* Polymer group SNF controls third of U.S. fracking market
* Domestic fracking ban pushes French players abroad
By Michel Rose
PARIS, Dec 5 France may have banned the
controversial hydro-fracking extraction technology, but the
shale gas revolution in the United States is proving a boon for
small, specialised French players in the oil services sector.
Large French oil services firms such as oil rigs builder
Technip or surveyor CGGVeritas have
benefited from the development of shale oil and gas in the U.S.
in the last few years, but little-known chemical firms have also
carved out profitable niches.
SNF, a privately-owned company founded in 1978 near the
southeastern town of Saint Etienne, is one of them.
It started out as a maker of polymers - complex, minuscule
particles of plastics - for the water industry, which uses their
soluble properties to make liquids more viscous and their
transportation less expensive.
But the water-soluble polymer market, which had been on a
slow but steady growth for decades, was fired up by the sudden
boom in the U.S. in hydraulic fracking, the high-pressure
pumping of liquids into rock cracks to release gas.
"What happened in the last three or four years is a massive
deployment of this application in the United States," the
company's chief executive, Pascal Remy, told Reuters.
"It was very, very quick. Our sales were multiplied by five
in maybe three years."
SNF, which had expanded to the U.S. shortly after its
creation, was one of the few companies able to quickly open a
new production site in Louisiana two years ago to meet the rise
in demand, with its polymers used to facilitate oil extraction
and extend the lifespan of oilfields.
The group, with total revenue of $2.5 billion this year, now
controls a third of the water-soluble polymer market in North
America, which is growing by more than 20 percent a year, Remy
Beating its nearest rival, German chemicals giant BASF
, the French group said the reason for its success is
that it had always focused on polymers and never sought to
diversify, investing heavily on capacity on three continents.
"We are lucky not to have any big Chinese oil group among
our competitors," Remy said. "In our sector, Chinese groups are
small and rarely seen outside China."
Remy said his group was also expanding in China and
Argentina, countries that have not banned the hydro-fracking
technique, which critics say could trigger small earthquakes and
French President Francois Hollande hit a publicly tough tone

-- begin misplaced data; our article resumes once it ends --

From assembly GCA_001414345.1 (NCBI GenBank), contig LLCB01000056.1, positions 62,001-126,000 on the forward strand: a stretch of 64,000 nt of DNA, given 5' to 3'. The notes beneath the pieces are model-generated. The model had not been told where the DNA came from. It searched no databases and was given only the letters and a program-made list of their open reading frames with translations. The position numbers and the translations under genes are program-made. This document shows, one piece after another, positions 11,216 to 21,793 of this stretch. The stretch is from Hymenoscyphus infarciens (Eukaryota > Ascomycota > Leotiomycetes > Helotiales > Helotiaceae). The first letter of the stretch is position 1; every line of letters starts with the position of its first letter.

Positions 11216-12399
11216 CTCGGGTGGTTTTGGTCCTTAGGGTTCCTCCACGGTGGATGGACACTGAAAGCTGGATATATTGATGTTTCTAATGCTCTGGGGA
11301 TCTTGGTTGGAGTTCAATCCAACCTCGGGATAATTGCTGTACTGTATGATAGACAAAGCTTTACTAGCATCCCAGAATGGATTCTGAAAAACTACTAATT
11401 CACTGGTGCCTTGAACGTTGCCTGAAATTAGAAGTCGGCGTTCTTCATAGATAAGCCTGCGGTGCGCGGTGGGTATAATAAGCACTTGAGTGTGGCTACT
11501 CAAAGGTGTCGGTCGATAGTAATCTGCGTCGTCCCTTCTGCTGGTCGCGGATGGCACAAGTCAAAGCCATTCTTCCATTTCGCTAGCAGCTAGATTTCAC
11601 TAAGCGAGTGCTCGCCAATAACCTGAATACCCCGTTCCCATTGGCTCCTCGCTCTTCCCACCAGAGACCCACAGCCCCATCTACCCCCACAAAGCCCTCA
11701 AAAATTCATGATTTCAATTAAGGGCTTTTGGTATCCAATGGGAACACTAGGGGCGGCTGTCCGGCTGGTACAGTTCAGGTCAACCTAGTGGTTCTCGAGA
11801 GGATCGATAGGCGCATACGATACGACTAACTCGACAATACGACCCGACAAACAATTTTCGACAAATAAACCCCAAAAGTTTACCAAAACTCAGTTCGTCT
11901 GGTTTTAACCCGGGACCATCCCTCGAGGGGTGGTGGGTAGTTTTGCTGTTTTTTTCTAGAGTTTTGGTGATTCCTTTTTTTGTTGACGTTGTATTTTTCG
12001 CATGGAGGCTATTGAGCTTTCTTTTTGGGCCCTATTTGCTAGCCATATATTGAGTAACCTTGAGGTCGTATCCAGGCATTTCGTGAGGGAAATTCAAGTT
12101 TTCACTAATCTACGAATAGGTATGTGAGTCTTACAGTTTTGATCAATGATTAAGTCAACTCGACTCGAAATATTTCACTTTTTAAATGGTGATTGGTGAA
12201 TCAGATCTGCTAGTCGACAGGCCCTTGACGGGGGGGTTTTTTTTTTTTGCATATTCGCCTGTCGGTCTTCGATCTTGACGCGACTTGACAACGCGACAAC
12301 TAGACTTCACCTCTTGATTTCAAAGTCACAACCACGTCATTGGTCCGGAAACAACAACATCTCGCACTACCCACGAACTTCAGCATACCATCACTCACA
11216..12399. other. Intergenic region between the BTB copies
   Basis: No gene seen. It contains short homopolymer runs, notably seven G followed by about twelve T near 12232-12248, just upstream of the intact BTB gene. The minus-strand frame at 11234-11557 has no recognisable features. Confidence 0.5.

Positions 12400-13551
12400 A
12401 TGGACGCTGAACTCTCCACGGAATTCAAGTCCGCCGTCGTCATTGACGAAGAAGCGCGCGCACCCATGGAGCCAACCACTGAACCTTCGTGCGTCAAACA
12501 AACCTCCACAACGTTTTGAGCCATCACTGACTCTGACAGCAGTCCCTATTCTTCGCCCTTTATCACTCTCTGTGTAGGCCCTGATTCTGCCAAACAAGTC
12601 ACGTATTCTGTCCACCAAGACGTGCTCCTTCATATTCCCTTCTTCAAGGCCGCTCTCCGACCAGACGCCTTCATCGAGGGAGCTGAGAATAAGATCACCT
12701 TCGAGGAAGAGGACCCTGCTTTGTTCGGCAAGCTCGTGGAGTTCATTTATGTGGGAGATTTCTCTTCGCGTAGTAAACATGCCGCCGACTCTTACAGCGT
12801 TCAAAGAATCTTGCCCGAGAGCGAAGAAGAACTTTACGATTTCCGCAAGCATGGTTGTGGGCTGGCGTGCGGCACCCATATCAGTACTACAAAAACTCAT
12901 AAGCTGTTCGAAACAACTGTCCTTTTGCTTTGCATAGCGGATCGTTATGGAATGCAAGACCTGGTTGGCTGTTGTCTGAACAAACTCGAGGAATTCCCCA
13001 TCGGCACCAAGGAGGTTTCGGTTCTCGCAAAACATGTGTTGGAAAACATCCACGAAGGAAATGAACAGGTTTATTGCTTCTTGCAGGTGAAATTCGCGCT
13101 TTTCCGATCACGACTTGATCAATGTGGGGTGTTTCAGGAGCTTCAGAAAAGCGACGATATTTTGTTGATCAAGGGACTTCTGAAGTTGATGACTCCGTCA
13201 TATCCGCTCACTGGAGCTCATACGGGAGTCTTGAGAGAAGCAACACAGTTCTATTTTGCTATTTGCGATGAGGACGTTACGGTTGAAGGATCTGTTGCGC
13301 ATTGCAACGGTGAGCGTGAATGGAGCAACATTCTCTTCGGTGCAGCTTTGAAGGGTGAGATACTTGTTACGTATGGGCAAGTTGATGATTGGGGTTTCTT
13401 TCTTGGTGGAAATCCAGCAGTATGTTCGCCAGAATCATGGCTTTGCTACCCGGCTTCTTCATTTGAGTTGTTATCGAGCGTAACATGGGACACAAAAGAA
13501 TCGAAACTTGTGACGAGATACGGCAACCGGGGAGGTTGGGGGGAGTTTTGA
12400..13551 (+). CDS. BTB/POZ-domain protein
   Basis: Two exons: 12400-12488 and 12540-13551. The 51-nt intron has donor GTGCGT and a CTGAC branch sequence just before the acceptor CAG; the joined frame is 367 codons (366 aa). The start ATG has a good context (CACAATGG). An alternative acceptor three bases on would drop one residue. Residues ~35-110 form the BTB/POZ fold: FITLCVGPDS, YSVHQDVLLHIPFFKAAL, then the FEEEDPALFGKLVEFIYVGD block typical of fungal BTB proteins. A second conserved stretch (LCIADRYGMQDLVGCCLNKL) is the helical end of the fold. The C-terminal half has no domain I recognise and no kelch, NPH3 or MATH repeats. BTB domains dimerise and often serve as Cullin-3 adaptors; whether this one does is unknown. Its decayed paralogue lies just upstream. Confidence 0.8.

against fracking since he took office in May, declaring it too
early to rule out any environmental damage and ordering the
withdrawal of seven exploration permits.
"The debate is a bit sterile today. We don't really
understand why this debate is not being held on more technical
grounds," Remy said.
But Hollande is also grappling with unemployment at a
14-year high and a wider loss of economic competitiveness, which
could make pleas from pro-shale bosses, his high-profile
industry minister and oil services firms harder to resist.
SNF says its polymer-producing sites in France are
competitive and that labour costs - touted by some observers as
a handicap for French firms - only represent 7 percent of its
sales, meaning low-cost Chinese producers cannot offset their
transport and custom costs with cheap labour.
"Developing hydro-fracking in France would help our oil
services industry issue more patents and maintain its standing,"
said Roland Vially, a geologist with public-funded energy
research centre IFP.
"It's the second-largest in the world, which is quite unique
for a country with no oil in its soil," he said.
SNF now employs about 3,500 people around the world and
hires 50 to 60 mostly skilled workers every year in France, Remy
Brittany-based Saltel Industries, which makes inflatable
patches for perforated oil and gas wells, and drilling
specialist Dietswell based near Paris have also banked on the
"The good news is that the gas remains locked in the ground,
it won't go away, so you can imagine that at one point reason
will win over passion," SNF's Remy said.
(Additional reporting by Marion Douet; editing by James Jukwey)